Senate Democrats successfully blocked a Republican-led police reform bill Wednesday because they say it is insufficient in addressing grievances that have swelled since George Floyd died in police custody in May.
Shortly after the measure was stymied in a procedural vote, Democratic Senator Kamala Harris called it a “political trap,” saying it is equivalent to “taking crumbs on the table when there is a hunger that America has for real solutions.”
“To those who ask, ‘well, did you miss a moment?’ Well, no. This is part of a movement. There’s a movement at play here, and that movement did not start just a few weeks ago,” she said, saying it harkens back decades. “This movement will not accept anything less than real, real substantial, substantive solutions.”
White House spokeswoman Alyssa Farah said on Twitter it is “a shame” that Democrats “are playing politics & blocking crucial reforms.”
Senate Democrats on Tuesday sent a letter to majority leader and Kentucky Republican Mitch McConnell signaling they will block the bill, describing the legislation as “woefully inadequate.”
Floyd’s death has been a turning point for American public opinion on the need for police reform. Video captured by a bystander of his arrest showed a white Minneapolis, Minnesota police officer ignoring Floyd’s pleas that he could not breathe while compressing his neck to the ground with his knee for nearly nine minutes.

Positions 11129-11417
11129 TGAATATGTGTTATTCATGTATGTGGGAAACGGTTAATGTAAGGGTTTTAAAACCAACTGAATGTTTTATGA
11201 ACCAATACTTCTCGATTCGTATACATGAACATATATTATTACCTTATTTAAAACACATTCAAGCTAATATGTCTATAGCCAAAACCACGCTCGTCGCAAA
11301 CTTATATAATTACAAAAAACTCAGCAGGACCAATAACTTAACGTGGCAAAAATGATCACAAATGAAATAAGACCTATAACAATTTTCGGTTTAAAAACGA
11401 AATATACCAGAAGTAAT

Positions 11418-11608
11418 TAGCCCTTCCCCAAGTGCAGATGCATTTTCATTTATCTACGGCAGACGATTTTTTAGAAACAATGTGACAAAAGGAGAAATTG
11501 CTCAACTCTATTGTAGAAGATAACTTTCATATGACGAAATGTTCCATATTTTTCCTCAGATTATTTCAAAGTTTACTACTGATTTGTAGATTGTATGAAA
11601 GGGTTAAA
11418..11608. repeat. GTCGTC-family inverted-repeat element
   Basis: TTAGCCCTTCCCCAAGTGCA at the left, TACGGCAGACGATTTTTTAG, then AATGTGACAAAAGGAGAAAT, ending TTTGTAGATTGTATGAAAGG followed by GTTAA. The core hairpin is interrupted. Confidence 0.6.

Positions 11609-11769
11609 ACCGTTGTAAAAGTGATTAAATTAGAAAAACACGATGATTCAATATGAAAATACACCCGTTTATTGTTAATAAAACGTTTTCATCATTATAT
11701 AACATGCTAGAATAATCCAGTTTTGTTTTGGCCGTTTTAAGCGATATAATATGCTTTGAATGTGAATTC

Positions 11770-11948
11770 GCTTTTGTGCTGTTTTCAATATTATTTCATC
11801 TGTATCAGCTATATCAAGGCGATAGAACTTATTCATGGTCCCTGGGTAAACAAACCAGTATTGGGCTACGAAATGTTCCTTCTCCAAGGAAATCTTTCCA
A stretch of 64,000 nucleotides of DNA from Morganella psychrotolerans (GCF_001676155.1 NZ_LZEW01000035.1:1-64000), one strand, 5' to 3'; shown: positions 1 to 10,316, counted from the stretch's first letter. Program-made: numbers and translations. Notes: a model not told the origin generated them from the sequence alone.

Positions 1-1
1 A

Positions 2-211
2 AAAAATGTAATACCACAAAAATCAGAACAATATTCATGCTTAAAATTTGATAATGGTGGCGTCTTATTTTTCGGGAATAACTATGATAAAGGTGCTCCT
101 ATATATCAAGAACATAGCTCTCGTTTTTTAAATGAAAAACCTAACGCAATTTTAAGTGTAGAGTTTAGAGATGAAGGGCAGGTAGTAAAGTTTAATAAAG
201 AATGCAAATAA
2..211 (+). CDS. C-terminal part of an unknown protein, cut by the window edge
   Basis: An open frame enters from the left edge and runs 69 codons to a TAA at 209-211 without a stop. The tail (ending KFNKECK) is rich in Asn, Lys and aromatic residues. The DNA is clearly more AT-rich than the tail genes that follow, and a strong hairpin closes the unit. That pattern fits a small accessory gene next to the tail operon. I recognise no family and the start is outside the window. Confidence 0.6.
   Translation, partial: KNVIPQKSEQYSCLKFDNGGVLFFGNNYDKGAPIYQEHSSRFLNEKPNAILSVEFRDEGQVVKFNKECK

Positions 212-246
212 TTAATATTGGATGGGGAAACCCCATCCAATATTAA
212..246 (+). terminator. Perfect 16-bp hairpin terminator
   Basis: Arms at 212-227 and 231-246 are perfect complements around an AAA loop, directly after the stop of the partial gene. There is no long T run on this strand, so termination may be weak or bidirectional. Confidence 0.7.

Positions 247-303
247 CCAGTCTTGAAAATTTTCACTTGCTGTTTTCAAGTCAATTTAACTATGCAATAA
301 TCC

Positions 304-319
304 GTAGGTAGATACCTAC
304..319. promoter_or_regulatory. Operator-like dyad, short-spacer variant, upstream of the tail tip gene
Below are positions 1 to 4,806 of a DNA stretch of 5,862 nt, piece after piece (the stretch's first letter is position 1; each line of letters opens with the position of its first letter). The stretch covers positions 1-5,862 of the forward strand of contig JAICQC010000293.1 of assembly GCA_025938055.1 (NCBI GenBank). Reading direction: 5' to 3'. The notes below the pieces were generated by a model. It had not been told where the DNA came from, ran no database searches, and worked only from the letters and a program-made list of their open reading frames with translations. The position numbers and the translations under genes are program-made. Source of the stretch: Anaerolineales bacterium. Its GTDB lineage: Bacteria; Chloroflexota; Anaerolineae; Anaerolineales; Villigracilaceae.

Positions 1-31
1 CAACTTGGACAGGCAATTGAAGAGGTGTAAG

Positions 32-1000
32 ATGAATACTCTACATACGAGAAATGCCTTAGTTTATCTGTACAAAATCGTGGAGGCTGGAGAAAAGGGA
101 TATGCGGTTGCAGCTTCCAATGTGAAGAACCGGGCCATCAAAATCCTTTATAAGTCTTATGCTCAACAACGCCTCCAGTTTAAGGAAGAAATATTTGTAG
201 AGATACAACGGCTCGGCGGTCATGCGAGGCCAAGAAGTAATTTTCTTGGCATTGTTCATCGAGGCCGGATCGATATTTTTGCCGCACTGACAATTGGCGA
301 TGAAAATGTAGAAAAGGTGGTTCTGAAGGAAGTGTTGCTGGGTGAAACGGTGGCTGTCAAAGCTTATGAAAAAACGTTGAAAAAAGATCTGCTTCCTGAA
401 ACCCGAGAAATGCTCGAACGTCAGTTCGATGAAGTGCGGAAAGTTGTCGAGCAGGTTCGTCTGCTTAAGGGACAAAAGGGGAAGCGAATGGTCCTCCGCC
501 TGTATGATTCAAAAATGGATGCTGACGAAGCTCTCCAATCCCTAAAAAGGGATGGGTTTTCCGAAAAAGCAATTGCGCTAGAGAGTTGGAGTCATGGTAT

Floyd was handcuffed, and the officer appeared to hold the position even after his gasps stopped and he appeared to lose consciousness.
Widespread calls have since developed for a major overhaul to policing in America, including mass demonstrations that have continued in cities across the country.
Protesters have been calling for a wide-range of what they say are badly-needed reforms, including a national ban on choke holds and no-knock search warrants, mandated body cameras, defunding or dissolving police departments, and an end to legal protections for police known as qualified immunity.